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Macroeconomic Policies: Stabilization and Transition in Former Czechoslovakia and in the Czech Republic

Miroslav Hrnčíř and Jan Klacek

No 15, CASE Network Studies and Analyses from CASE-Center for Social and Economic Research

Abstract: Paper discusses reform process in the Czech Republic (and former Czechoslovakia), which after some preparations in 1990 started in 1991 has been implemented along two major reform lines: - microeconomic restructuring including privatization, liberalization of prices and markets, and - creation of a market-typed institutional framework with the stress put on commercial banking and capital markets. The success which was achieved up till now in the field of macroeconomic stabilization is clearly visible. In spite of the price shock in the first three months of 1991 due to the price liberalization and the cuts of subsidies, the monthly consumer price increases since then until the end of 1992 did not surpass 2 percent and in 1992 annual inflation rate was 11.3 per cent, which was the lowest figure among all the ex-communist countries. The external stabilization of the economy has been reflected in the exchange rate of the Czechoslovak Koruna (CSK). This stability has been maintained in spite of the widening scope of internal convertibility. After the split the Czech Republic has kept the exchange rate of the Czech Koruna (CK) unchanged while Slovakia devalued the Slovak Koruna (SK) by 10 per cent. The price paid for the macroeconomic stabilization and the collapse of Comecon was a sharp decline in economic activity. Some progress was achieved within microeconomic restructuring. Almost one thousand big industrial enterprises were privatized through voucher privatization representing the property of more than USD 7 bn (in book value). A number of other firms have been privatized using standard privatization methods. A relatively successful macroeconomic stabilization has been accompanied by a surprisingly low unemployment - especially in the Czech Republic - where unemployment rate stayed at 3.4 in December 1993, which indicates that microeconomic restructuring has Macroeconomic Policies not yet taken place in the extent that could be compared with macroeconomic performance. This in turn means that the issue of macroeconomic stabilization will have to be addressed again in the near future.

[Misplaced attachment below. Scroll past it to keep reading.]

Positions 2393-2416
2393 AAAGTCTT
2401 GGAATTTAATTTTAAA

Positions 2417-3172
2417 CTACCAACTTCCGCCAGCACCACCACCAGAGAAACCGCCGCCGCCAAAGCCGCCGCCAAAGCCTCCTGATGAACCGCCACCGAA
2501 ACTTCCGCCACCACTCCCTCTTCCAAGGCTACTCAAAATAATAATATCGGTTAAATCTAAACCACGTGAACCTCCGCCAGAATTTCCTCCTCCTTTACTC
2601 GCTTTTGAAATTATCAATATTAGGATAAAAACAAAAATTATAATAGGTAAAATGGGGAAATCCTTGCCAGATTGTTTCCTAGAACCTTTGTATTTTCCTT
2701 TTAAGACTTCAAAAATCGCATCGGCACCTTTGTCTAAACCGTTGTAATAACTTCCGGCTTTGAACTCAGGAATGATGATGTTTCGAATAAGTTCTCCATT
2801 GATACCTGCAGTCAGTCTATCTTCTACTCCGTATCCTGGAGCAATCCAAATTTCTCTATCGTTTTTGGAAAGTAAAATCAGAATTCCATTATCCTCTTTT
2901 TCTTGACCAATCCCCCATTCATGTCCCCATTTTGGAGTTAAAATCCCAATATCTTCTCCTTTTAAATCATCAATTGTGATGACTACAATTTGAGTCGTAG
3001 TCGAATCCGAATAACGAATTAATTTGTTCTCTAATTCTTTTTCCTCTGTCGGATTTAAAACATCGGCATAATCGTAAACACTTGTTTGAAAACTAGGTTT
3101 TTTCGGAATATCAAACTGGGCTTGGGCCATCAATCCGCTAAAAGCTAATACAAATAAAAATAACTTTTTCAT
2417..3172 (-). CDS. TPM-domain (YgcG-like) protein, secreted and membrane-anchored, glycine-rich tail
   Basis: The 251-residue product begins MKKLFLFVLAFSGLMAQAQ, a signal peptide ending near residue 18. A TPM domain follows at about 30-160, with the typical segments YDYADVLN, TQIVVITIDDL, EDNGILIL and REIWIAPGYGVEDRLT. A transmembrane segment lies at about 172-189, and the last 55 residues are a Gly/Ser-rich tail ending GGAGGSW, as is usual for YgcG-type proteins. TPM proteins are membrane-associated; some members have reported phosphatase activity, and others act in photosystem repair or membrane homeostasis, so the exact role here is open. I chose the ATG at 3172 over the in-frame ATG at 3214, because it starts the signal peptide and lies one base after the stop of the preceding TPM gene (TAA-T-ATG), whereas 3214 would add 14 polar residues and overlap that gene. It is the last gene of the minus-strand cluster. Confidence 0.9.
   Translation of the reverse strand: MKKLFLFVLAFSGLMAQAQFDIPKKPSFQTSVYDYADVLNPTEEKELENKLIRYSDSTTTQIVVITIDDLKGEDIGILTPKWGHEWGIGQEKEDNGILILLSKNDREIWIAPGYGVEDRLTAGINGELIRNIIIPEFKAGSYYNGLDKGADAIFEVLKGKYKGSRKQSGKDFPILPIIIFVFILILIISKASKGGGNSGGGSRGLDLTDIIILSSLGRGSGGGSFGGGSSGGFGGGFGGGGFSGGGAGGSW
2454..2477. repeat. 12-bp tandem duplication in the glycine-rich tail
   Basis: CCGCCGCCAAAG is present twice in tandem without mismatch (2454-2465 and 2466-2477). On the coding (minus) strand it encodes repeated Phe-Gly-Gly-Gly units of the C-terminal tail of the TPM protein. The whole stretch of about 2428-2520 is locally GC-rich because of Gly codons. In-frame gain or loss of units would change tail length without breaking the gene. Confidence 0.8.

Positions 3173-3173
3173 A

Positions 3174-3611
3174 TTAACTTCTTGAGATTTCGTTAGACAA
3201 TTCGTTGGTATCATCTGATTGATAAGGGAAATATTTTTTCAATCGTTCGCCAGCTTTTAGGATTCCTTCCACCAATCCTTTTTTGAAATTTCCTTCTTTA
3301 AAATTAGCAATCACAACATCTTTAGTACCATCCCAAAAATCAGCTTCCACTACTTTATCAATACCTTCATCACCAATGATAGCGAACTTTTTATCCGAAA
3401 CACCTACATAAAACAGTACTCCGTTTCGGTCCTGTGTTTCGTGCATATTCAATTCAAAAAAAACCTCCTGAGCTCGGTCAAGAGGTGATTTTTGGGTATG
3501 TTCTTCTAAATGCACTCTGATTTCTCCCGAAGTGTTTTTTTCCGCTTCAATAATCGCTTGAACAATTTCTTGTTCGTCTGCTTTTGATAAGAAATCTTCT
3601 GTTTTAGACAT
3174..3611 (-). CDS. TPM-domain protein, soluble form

Keywords: Czechoslovakia; Czech Republic; Transition Economics (search for similar items in EconPapers)
Pages: 38 Pages
Date: 1994
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